In opening remarks to diplomats, government officials, policy makers and students gathered at the Bank’s Babacar Ndiaye auditorium in Abidjan, Cote d’Ivoire, Senior Vice President Charles Boamah said even though the report presents daunting challenges, “Africa has the means to overcome them by joining hands together and removing barriers to integration and drivers of migration.”
Guest speakers included Kanny Diallo, Minister of Planning and International Cooperation for the Republic of Guinea and Alma Oumarou, Minister and Special Advisor to the African Union Champion for Regional Integration.
The 2019 African Economic Outlook report analyses gains of regional public goods, including synchronizing financial governance frameworks, opening regional aviation to competition, and facilitating the free movements of people, goods, and services through open borders.
The 2019 report focuses on three key areas - Africa’s macroeconomic performance and prospects; Jobs, growth, and firm dynamism and Integration for Africa’s economic prosperity.
The Bank’s Director of Macroeconomic Policy Forecasting and Research Department, Hanan Morsy, provided participants with the report’s “storyline” and noted that in spite of a rising national debt across Africa, “there is no systemic risk of debt crisis.”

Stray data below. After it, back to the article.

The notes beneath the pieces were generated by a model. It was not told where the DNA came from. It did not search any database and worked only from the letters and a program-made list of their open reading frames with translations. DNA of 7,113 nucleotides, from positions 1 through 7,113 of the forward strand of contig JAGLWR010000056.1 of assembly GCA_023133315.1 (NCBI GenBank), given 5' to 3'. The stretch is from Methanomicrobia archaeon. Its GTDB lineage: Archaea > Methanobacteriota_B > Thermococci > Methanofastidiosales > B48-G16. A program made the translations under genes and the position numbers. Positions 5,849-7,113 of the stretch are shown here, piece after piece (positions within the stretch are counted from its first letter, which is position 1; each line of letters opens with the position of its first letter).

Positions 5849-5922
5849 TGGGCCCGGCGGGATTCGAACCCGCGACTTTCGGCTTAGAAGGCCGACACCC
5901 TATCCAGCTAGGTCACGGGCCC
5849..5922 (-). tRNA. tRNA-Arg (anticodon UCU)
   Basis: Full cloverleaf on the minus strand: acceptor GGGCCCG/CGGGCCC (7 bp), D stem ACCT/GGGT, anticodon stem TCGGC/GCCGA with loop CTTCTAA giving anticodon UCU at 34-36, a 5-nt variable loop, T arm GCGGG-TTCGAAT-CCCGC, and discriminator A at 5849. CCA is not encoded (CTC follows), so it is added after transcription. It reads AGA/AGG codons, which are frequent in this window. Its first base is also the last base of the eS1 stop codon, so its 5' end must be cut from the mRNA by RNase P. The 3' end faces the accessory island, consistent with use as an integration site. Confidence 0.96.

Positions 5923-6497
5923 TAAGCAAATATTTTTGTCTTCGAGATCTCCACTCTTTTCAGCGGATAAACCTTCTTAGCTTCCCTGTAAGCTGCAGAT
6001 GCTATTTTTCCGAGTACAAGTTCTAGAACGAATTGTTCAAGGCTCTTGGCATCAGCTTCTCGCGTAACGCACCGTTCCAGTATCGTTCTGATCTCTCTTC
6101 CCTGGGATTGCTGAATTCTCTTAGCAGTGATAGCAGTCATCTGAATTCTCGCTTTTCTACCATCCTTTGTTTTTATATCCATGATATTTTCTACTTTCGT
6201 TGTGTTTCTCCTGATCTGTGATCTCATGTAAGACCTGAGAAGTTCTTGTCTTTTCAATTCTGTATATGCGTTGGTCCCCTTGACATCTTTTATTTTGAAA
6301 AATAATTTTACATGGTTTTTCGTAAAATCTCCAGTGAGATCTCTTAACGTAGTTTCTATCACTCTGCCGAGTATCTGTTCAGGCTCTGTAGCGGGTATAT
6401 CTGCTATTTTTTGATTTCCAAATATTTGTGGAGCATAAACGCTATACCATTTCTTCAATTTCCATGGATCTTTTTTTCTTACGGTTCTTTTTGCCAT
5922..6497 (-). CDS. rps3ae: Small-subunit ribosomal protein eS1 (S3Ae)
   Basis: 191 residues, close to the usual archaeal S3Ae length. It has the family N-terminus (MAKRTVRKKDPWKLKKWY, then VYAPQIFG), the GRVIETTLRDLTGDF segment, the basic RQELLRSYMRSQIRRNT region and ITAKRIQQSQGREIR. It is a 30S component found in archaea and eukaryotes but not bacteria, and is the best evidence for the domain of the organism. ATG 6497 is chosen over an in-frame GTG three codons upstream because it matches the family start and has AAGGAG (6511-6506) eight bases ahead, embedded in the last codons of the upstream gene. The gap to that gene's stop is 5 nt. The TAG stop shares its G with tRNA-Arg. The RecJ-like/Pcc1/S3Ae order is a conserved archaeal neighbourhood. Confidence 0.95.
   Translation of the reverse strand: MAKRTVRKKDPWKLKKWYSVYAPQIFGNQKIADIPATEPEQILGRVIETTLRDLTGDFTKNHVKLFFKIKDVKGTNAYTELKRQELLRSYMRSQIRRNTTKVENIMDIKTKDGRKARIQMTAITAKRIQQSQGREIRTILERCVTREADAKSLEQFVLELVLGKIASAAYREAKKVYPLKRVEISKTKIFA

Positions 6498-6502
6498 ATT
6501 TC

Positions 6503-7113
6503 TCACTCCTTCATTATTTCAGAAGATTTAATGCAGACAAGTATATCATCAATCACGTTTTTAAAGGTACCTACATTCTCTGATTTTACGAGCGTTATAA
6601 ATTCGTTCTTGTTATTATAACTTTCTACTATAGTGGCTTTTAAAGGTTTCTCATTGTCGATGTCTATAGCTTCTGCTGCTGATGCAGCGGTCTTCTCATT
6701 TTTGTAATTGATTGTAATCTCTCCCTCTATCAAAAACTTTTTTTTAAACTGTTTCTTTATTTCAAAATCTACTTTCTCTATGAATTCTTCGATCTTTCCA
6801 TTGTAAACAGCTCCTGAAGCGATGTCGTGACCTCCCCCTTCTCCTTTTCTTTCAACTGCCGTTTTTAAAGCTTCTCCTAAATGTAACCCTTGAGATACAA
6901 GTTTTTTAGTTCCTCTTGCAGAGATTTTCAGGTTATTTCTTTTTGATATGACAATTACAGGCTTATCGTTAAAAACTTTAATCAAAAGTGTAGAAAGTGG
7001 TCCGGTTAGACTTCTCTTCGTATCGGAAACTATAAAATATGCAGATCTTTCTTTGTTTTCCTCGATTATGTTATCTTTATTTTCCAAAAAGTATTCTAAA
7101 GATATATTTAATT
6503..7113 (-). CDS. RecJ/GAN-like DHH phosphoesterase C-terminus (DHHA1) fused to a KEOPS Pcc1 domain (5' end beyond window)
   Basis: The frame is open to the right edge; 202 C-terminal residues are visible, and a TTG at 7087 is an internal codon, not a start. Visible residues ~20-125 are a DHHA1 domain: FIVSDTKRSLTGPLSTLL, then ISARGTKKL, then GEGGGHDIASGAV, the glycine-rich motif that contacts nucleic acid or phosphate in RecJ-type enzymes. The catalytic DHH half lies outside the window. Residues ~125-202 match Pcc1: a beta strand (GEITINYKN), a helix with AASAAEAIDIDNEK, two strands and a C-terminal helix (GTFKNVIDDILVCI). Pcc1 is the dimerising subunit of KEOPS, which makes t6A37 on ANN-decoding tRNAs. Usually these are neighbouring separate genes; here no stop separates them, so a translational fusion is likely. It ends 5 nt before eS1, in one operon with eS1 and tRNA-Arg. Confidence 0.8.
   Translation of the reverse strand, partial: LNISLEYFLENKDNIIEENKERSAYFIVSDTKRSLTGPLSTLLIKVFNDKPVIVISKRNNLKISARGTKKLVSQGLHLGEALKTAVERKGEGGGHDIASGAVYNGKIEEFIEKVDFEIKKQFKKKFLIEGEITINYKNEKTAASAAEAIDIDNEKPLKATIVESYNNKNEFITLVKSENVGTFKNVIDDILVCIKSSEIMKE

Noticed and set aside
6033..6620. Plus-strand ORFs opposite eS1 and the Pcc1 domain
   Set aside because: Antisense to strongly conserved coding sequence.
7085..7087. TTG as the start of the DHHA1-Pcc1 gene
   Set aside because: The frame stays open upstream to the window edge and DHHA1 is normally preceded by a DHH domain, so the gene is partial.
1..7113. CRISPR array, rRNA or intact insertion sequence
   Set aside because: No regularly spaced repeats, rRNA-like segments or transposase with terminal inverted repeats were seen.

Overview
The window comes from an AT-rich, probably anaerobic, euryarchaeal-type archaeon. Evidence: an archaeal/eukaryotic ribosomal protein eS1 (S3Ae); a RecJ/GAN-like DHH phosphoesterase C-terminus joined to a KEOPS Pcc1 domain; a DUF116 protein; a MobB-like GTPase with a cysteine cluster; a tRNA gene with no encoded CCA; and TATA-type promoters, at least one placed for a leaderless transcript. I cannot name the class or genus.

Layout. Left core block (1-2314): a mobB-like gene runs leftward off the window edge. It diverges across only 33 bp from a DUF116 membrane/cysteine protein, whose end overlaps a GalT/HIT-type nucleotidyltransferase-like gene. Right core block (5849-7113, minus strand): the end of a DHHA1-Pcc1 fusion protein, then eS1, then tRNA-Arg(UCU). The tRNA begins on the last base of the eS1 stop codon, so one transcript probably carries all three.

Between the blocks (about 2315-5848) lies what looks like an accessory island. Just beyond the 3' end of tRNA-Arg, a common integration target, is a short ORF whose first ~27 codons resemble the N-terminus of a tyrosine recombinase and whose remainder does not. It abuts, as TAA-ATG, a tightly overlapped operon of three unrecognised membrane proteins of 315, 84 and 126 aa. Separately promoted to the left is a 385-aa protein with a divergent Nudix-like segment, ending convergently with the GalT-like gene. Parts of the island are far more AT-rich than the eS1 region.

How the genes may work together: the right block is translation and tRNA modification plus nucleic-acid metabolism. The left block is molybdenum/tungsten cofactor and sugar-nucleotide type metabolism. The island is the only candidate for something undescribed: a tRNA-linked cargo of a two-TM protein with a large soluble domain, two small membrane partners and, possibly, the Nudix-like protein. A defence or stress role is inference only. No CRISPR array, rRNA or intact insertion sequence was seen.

At the current rate of labor force growth, Africa needs to create about 12 million new jobs every year to prevent unemployment from rising. The report states that a “concerted industrialization effort that builds on countries’ comparative advantage,” is required.
“Manufacturing-driven growth has the highest impact on job creation,” Morsy said.
At the core of African integration, the African Economic Outlook suggests that “a borderless Africa” is one of the key foundations of a competitive continental market that could serve as a global business center.”
The Continental Free Trade Agreement (CFTA), signed in March 2018 by 44 African countries, offers substantial gains for all African countries the report says, citing new data and analytics.
“To develop cross-border supply chains, improving customs management and adopting simple and transparent rules of origin, are essential,” the report notes.
Significantly, the report identifies five key trade policy actions that could potentially bring Africa’s total gains to 4.5 percent of its GDP, or U$134 billion a year:
- eliminating all applied bilateral tariffs in Africa;
- keeping rules of origin simple, ﬂexible, and transparent;
- removing all nontariff barriers on goods and services;
- implementing the World Trade Organization’s Trade Facilitation Agreement to reduce cross border time and transaction costs tied to nontariff measures and ;
- negotiating with other developing countries to reduce their tariffs and nontariff barriers, by 50%.
The African Economic Outlook bridges a significant knowledge gap with respect to African economies through regular, rigorous, and comparative analysis.